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China's new visa measures a cause for concern
Publication Date : 16-08-2013
China is going to implement new visa measures starting from 2014, that includes requiring visa applicants to provide fingerprints scans and photographs before they can enter the country. Although China is not the first country to implement such measures, the announcement has raised many concerns in Malaysia, especially among those with Chinese ancestry.
The main difference between the old and new visa application procedure, is that now applicants have to provide fingerprint scans. Malaysian media recently reported that besides going to the Chinese embassy's visa application service centre in Kuala Lumpur, travel agencies have also been authorised to collect fingerprint scans.
This would make applying for a visa a lot more convenient for those living outside Kuala Lumpur.
However, many are still confused over the "ordinary visa categories and requirements". For instance, is it now a requirement for those applying for the Q-visa to show a letter of invitation written by relatives in China?
The Q-visa is for relatives of Chinese nationals and permanent residents who wish to enter the country for short visits or to attend family reunions.
I believe that many Malaysians are concerned over this matter, as they have relatives in China who they want to visit regularly.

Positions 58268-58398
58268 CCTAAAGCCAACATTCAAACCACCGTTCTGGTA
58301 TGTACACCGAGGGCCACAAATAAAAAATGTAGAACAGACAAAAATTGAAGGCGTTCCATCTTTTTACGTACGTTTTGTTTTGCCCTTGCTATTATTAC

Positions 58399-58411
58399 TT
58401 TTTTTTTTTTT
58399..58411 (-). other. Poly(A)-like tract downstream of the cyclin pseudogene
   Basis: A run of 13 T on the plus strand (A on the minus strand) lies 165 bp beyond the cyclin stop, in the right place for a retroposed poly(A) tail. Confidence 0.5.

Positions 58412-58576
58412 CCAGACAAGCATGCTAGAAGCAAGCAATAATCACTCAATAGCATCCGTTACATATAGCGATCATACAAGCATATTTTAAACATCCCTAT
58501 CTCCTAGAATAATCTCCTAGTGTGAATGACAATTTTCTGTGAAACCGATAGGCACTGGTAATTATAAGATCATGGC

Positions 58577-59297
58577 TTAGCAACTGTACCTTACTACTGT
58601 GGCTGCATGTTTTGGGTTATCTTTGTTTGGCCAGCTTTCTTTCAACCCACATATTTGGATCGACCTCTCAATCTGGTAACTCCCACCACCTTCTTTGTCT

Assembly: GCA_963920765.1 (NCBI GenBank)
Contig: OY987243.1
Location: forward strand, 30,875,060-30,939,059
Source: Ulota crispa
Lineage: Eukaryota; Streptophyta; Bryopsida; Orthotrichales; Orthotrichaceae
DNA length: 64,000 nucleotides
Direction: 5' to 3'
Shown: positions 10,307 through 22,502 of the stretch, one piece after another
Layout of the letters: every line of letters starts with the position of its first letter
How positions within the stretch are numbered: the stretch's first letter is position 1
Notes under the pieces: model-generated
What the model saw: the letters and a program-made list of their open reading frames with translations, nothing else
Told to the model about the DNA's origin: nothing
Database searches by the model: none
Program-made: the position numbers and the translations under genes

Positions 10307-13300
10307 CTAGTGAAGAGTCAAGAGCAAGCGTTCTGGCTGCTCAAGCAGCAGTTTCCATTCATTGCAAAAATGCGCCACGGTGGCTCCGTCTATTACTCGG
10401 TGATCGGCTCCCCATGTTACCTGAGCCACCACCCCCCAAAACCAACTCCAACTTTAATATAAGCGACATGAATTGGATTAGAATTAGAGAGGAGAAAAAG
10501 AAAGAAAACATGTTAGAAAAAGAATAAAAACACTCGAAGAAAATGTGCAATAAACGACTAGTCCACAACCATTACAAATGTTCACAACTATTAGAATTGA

Showing a letter as proof of invitation used to be a requirement for visa application in the past, but this was later abolished. Would not re-implementing this measure be a step backwards for China?
Besides, a letter is not enough to prove the relationship between the applicants and those they claim to be relatives in China. It would be almost impossible for the Chinese authorities to investigate one by one to prove the relationship between the letter writer and recipient!
Passports and visas are things of the modern world. Although countries have long set their checkpoints for the sake of national security and interest, passports and visas became essential travel documents after World War I. One little known fact is that before WWI, the world was a "global village" where most countries did not require travel documents for people to cross between borders.
The United Kingdom was the first country to implement the Nationality and Status of Aliens Act in 1914, after which many other countries followed suit, making travel documents such as the passport an essential document for travelling between countries. Entry visas were later implemented.
Today, many countries have inked bilateral and multilateral understandings, some in agreement to make travelling between these countries as simple as possible for their respective citizens.
For example, the Schengen Agreement which was signed by 7 European Union member countries in 1985 and made effective in July 1995, allows travellers who hold valid visas issued by any of the signatory countries, to travel freely between the countries party to the agreement. As of 1 July 2012, the number of countries that have signed the agreement has increased to 26.
In recent years, the Chinese government has been actively promoting bilateral agreements for visa-free travel with some countries it has friendly ties with. Not only
have China and Malaysia enjoyed good a bilateral relationship, the citizens of the two countries have close ties too.
This this in mind, it is hoped that both countries would work towards further improving its friendship, instead of adding more red tape which would cause unnecessary inconvenience and obstacles on interaction with each other.
*translated by Soong Phui Jee